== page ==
News

CVAC board to be paid for service

Submitted to The Record

 

 

Directors of the Comox Valley Airport Commission (CVAC) voted last week to compensate current and future board members for their governance and oversight of the Comox Valley Airport.

Annual compensation divided among nine board members will total $49,000 or 1.2 per cent of 2012/13 operating revenue.

The decision to compensate brings YQQ in line with the majority of airports across Canada, including other Vancouver Island airports like Victoria International Airport and Nanaimo Airport.

“We believe, as do our colleagues across the country, that the amount of time, energy, commitment and accountability required of an airport board should be recognized,” explained CVAC chair Frank van Gisbergen.

The CVAC Board reviewed the issue of compensation for well over a year prior to making a decision.

“This has not been an easy choice to make, particularly given the fact that our nominating entities wished for us to retain our voluntary structure,” said van Gisbergen. “We need to look to the future and ensure that we have a viable operation for years down the road, as we change and grow.

“We believe this includes a compensated governance model, like the majority of our peer airports across the country.”

CVAC depends entirely on revenue generation to fund its operation and targets board members with knowledge and experience in commerce.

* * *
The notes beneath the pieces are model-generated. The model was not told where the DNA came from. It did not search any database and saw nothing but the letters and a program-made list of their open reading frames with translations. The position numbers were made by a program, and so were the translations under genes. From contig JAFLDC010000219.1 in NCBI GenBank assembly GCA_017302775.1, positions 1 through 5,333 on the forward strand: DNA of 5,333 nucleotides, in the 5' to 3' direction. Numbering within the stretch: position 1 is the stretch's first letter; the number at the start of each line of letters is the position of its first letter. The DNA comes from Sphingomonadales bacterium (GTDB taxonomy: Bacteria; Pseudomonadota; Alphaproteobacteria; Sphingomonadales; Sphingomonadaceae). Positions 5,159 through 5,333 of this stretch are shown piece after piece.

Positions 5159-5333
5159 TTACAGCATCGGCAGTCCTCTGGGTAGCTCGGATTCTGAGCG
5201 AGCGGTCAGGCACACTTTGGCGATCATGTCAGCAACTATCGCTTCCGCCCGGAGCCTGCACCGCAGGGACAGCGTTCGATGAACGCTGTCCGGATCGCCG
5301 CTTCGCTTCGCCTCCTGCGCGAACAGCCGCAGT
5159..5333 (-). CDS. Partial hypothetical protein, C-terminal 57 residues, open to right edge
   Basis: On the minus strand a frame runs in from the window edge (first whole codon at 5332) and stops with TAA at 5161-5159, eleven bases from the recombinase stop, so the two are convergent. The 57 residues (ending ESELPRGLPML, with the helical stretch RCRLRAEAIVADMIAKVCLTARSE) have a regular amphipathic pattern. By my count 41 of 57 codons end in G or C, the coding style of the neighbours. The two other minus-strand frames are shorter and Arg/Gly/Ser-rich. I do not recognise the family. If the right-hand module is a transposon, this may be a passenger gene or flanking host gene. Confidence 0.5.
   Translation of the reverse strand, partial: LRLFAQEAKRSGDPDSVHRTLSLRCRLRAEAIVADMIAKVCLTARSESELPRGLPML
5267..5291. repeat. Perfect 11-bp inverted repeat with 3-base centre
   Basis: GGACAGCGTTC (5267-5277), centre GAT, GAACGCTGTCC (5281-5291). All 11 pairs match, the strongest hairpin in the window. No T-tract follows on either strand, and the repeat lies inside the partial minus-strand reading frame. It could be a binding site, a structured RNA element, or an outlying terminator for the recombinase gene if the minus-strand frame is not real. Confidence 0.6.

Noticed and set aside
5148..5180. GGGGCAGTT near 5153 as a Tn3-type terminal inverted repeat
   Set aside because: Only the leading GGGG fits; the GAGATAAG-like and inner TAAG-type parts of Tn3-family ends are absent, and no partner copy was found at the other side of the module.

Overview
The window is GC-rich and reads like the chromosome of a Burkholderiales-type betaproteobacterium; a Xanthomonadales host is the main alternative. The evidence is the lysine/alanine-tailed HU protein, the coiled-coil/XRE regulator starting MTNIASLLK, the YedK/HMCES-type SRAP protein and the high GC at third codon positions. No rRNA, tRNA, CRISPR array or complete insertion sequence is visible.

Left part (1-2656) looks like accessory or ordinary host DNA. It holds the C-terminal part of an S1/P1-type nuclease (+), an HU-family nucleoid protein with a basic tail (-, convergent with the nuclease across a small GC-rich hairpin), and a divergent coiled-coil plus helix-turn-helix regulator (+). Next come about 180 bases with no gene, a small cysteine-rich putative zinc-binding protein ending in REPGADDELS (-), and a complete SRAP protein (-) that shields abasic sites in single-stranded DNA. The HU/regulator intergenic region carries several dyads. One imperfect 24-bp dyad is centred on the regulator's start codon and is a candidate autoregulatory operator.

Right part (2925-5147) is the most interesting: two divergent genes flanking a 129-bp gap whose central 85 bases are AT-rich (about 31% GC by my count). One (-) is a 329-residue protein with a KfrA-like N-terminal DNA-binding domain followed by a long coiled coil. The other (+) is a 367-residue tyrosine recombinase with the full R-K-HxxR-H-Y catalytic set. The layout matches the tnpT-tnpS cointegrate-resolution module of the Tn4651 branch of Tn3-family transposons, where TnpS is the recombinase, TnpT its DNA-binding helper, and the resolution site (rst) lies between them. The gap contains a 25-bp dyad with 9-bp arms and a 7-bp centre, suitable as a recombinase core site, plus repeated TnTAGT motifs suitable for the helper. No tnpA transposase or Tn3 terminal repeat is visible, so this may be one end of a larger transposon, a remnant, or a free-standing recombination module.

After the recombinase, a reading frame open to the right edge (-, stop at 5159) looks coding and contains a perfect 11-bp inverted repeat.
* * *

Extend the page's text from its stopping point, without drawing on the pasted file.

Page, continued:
With, currently, five out of nine CVAC board members retired, a key goal of the board is to diversify its structure and attract more members of the business community. Offering compensation would help make up for some of the time that these individuals would be required to spend away from their place of business due to board duties.

“I think it is important to acknowledge those past directors that have served as volunteers,” added van Gisbergen.  “These individuals donated their time and energy and played a key role in the success we enjoy today at YQQ.

“Our airport is an important economic driver for the community and we believe it will continue to be a viable and well-managed operation well into the future.”

 

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